The U.S. has been justifying its intention to impose tariffs on more than $150 billion in Chinese products by claiming that they are a response to China unfairly gaining access to American trade secrets.
U.S. officials say China aims to cheat its way to dominance in high-value technological fields such as renewable energy, telecommunications and artificial intelligence.
The blue-ribbon Commission on the Theft of American Intellectual Property estimates the total cost to the American economy resulting from IP theft as between $225 billion and $600 billion annually. The commission labels China the “principal IP infringer.” However, only a portion of the IP value lost to China is stolen outright, notes Paul Goldstein, an IP expert at Stanford. Instead, it’s given away in negotiations with Chinese businesses, officials and investors.
The Danger of Joint Ventures
In some industries, China has long required foreign companies seeking access to the domestic market to enter into joint ventures with domestic firms. U.S. officials and some businesses say Chinese officials flout trade rules limiting the amount of technology that the Chinese partner can receive in a joint venture.
Nearly one in five (or 19 percent) of American businesses in China say they have been directly asked to transfer technology to a Chinese partner, according to a 2017 survey by the U.S.-China Business Council. Sixty percent of those firms said they made the transfer only reluctantly.
Exhibit 1: How Did Your Company Respond to a Request for a Tech Transfer?
China also uses onerous administrative review and licensing processes “to force the disclosure of sensitive technical information,” according to the Office of the U.S. Trade Representative. Foreign companies must submit to reviews and licenses to expand or establish operations or to offer products in the Chinese market. Chinese officials use the occasion to directly or indirectly ask for technical information.
There’s some debate as to how much sensitive technology is being disclosed this way, but many foreign companies see reviews and licenses as one of the most significant barriers to doing business in China.
Exhibit 2: U.S. Companies Experiencing Licensing Challenges in China
U.S. trade officials contend that the Chinese government is directing private companies to buy American technology companies in tune with the government’s industrial policy. The Office of the United States Trade Representative states the Chinese government directs Chinese companies to acquire and invest in U.S. companies to obtain cutting-edge technologies and intellectual property.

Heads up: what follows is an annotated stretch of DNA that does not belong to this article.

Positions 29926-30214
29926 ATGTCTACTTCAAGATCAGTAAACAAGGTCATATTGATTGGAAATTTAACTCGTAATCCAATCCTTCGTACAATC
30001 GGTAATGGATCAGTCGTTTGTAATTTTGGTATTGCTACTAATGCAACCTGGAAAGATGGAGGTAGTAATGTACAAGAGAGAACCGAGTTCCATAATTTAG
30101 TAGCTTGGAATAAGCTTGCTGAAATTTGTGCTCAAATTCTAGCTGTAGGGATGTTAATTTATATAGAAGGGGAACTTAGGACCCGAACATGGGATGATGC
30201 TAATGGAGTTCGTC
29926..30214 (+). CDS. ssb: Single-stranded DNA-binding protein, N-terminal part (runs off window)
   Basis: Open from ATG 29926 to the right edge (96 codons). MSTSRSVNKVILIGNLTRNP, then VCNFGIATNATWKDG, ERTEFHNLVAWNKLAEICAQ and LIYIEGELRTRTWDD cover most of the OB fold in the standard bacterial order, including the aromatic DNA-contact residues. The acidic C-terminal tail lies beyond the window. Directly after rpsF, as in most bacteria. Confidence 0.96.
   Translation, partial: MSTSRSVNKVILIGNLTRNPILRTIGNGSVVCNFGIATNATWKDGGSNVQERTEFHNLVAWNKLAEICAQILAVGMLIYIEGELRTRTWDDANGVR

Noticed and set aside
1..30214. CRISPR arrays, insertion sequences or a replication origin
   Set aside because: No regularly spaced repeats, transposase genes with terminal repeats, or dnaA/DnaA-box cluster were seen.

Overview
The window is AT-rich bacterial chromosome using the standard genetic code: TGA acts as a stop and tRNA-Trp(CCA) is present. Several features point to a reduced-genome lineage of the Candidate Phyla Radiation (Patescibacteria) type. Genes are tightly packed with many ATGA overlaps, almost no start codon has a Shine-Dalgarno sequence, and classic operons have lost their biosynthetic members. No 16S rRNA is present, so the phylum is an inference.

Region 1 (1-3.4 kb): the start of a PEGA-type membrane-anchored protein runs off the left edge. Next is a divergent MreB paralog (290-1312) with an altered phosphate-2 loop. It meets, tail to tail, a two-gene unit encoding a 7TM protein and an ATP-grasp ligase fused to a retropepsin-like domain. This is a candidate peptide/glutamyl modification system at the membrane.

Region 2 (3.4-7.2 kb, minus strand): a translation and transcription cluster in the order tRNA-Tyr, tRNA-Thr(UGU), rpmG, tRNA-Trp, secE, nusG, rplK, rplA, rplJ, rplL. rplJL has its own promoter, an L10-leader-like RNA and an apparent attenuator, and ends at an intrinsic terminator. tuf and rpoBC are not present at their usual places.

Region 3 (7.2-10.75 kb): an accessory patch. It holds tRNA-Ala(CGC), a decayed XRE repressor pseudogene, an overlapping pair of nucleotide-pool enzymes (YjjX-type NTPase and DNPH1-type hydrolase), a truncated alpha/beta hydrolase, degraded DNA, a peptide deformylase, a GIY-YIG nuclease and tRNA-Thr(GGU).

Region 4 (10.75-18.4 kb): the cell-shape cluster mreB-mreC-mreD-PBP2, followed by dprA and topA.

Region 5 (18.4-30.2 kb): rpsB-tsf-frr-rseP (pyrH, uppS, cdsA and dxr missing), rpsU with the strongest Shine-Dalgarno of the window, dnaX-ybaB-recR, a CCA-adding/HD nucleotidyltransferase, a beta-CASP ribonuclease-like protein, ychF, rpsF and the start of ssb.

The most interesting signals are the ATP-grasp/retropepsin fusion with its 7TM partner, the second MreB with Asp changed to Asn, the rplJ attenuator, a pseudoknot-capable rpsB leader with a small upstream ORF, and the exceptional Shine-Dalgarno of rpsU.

Chinese foreign investment in the U.S. has grown sharply over the past decade.
Exhibit 3: Chinese Investment in the U.S.
Increasingly, this investment has taken the form of acquisitions rather than “greenfield” investments, trade officials say. And it’s grown particularly quickly in the high-tech and innovation-heavy sectors targeted by Chinese industrial policies.
Exhibit 4: Chinese Investment in High-Tech U.S. Sectors
In many cases, Chinese buyers contend that they have no ties to the government. Regardless, the U.S. administration is increasingly seeking to block Chinese acquisitions by arguing that economic leadership in advanced technologies is tied to the national interest.
Theft by Hacking
According to the Office of the U.S. Trade Representative, for over a decade, the Chinese government has “conducted and supported” cyber theft of American trade secrets to gain competitive advantage, according to U.S. trade officials.
Quantifying the extent and source of cyberattacks is difficult, for obvious reasons. But the Center for Strategic and International Studies, working with McAfee, estimates the total cost of cybercrime in North America is between $140 billion and $175 billion, or up to 0.87 percent of GDP.
Recently the Bureau of Industry and Security asked U.S. businesses about the impact of malicious cyber activity from all sources, not just China.
Exhibit 5: Impact of Malicious Cyber Activity on Companies
Assuming that China is gaining unfair access to foreign IP, are tariffs the answer?
Perhaps not, says Mr. Goldstein, the IP expert. He suggests pursuing relief through the Chinese courts by seeking criminal or civil penalties under the Economic Espionage Act or through the dispute resolution process established by the World Trade Organization’s TRIPs (Trade-Related Aspects of Intellectual Property) Agreement.
“Addressing these discrete appropriations [of IP] with trade sanctions,” he says, “is like performing microsurgery with a sledgehammer.”